I was appalled that the U.N. Secretary General, Ban Ki-moon, has decided to attend an international gathering in Iran, despite the vociferous objections of the United States. Mr. Ban can accomplish nothing with this trip beyond hindering efforts to pressure Iran into giving up its nuclear weapons programs.
What makes this trip especially ridiculous is that Mr. Ban will be attending a meeting of the so-called Nonaligned Movement, an organization started during the Cold War to bring together countries that supposedly were not aligned with either the democratic West or the communist East.
[...]  But after the Cold War, the organization has no meaning at all, other than to provide forums like the one Mr. Ban is attending that lend legitimacy to rogue states like Iran and to the myth of non-alignment.
As a side-note, the Iranians themselves are coming under fire for apparently inviting Hamas and the PA to the NAM conference.  PA President Mahmoud Abbas said:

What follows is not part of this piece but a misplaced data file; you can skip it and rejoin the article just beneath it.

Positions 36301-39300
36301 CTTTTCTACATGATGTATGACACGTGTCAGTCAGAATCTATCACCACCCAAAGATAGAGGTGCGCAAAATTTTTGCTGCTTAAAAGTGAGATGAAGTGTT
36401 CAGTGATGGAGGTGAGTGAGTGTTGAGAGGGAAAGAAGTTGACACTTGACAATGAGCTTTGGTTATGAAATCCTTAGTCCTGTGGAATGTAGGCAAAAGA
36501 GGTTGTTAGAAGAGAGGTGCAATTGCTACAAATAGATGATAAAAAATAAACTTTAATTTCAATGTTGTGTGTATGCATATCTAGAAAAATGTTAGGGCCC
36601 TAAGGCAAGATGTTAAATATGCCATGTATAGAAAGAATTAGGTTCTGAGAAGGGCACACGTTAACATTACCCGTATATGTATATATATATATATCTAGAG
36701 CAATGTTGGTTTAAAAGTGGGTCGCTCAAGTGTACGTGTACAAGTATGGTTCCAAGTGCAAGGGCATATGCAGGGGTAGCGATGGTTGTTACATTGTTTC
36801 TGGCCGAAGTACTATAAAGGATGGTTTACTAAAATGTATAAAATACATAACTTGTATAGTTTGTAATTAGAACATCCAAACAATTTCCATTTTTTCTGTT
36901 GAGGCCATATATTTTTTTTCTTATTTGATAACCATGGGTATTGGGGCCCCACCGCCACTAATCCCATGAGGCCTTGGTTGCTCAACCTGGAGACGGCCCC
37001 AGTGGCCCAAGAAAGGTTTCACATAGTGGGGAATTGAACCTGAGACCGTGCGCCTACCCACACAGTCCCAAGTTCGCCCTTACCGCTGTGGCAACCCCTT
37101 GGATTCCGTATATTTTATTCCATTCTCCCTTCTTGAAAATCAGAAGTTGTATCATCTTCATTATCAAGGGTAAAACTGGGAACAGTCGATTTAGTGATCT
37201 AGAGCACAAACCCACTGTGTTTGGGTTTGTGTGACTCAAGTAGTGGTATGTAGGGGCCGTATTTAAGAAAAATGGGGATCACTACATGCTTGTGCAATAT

that he would not allow Iran to divide the Palestinians. Abbas’s comments came after reports that Iranian President Mahmoud Ahmadinejad hadinvited Hamas Prime Minister Ismail Haniyeh to attend the meeting of theNon-Aligned Movement meeting in Tehran, beginning on Sunday. PA Foreign Minister Riad Malki announced Sunday that contrary to Hamas claims, Iran has not invited Haniyeh to attend the conference in Tehran. Abbas had agreed to attend the meeting on the condition that he would be the sole representative of the Palestinian people at the meeting
A NAM official denied that Hamas had been invited to the conference.
“Non-Aligned” is a good description of this organization. They can’t even keep the Palestinian representatives from boycotting each other.
Shame on Ban Ki-Moon and shame on every other organization or country attending this conference – including the Palestinians.